The problem or issue here lies with the truth table for the conditional (or material implication) ⊃
F G (F⊃G) True True True True False False False True True False False True
especially with lines 3 and 4. The problem is that if the antecedent (ie F) is false the whole thing is true. So, for example, 'If the moon is made of green cheese, I am a happy man' is true and so too is 'If the moon is made of green cheese, I am not a happy man' and many feel this to be paradoxical.
Much has been said about this (which you can follow up for yourself). But one line of suggesting that the result is reasonable is to argue that 'If F then G' is exactly the same as 'Either not-F or G' and then the 'paradoxical' result follows, for
'If the moon is made of green cheese, I am a happy man' becomes 'Either the moon is not made of green cheese or I am a happy man' which is true (thanks to the moon not being green cheese)
'If the moon is made of green cheese, I am a not a happy man' becomes 'Either the moon is not made of green cheese or I am not a happy man' which is also true (thanks to the moon not being green cheese)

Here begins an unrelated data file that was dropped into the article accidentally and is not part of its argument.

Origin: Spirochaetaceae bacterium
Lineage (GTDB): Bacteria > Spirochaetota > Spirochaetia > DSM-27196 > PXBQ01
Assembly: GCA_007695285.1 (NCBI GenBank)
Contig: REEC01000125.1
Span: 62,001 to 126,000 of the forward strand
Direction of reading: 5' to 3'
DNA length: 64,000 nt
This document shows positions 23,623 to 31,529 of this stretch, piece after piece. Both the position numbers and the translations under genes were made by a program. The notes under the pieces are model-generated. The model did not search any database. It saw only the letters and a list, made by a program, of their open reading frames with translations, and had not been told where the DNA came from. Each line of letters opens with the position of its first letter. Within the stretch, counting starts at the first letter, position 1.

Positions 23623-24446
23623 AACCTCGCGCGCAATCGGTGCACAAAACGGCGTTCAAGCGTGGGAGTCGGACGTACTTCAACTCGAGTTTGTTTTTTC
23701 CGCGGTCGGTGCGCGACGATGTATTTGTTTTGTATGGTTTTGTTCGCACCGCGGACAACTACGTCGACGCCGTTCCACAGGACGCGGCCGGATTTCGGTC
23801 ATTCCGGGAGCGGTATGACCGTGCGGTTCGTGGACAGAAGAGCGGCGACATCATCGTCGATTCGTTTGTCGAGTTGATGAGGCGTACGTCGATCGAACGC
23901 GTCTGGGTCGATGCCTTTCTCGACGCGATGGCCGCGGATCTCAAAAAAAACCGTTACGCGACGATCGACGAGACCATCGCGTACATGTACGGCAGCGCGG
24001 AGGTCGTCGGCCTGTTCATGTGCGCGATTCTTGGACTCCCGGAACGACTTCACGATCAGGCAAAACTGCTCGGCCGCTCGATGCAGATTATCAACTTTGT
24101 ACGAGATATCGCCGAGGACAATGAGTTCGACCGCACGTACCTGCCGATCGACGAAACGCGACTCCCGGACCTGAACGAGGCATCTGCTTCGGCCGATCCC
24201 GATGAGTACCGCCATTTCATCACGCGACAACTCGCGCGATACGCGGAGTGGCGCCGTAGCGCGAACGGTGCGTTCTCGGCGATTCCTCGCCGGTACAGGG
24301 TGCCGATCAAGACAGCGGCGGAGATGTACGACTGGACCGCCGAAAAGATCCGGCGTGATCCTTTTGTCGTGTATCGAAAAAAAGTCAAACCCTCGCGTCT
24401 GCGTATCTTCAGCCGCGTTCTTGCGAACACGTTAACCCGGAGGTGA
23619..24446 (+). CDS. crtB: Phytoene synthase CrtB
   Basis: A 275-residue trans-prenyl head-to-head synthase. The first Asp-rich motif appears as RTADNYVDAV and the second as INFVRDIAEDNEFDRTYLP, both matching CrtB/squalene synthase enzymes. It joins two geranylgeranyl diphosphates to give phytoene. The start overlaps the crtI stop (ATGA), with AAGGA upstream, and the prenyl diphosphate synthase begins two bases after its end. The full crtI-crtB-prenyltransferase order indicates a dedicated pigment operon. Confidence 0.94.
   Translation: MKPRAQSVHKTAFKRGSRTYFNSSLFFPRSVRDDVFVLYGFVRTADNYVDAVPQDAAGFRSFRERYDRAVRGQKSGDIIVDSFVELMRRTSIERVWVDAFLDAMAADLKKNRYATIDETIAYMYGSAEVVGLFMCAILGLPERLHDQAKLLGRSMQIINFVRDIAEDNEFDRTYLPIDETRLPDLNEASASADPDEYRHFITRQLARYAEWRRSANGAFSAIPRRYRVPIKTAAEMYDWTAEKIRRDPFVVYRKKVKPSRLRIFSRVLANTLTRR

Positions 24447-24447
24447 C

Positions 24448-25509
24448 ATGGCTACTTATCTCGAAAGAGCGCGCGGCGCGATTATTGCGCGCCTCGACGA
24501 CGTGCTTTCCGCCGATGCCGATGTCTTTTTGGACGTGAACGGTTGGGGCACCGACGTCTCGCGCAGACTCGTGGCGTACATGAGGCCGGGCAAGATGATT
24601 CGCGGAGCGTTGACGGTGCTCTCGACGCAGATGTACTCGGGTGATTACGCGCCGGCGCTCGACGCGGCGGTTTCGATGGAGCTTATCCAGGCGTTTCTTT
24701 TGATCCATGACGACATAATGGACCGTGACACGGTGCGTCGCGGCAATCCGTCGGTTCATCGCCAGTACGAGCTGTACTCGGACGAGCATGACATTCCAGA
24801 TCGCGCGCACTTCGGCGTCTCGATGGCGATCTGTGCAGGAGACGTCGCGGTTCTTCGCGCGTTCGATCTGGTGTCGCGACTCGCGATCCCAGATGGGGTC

Exclusive and Inclusive 'Or'
This bring up another point 'F or G' can be 'F or G and possibly both' or it can be 'F or G and definitely not both'. As in 'The Wildcats will win or the lady Wildcats will win' and 'You can have honey or jam'. The former is known as the inclusive 'Or' and the latter the exclusive 'Or'.
In Latin there are two different words for 'Or', there is 'vel' which is inclusive and 'aut' which is exclusive.
In introductory propositional logic we use the inclusive 'Or' symbolized by 'v' (from the Latin 'vel').
If we want the exclusive 'Or' we just symbolize it long hand, for example ( FvG)∧∼(F∧G) (or ( FvG).∼(F.G) or ( FvG)&∼(F&G), depending on what logical symbol we are using for 'and').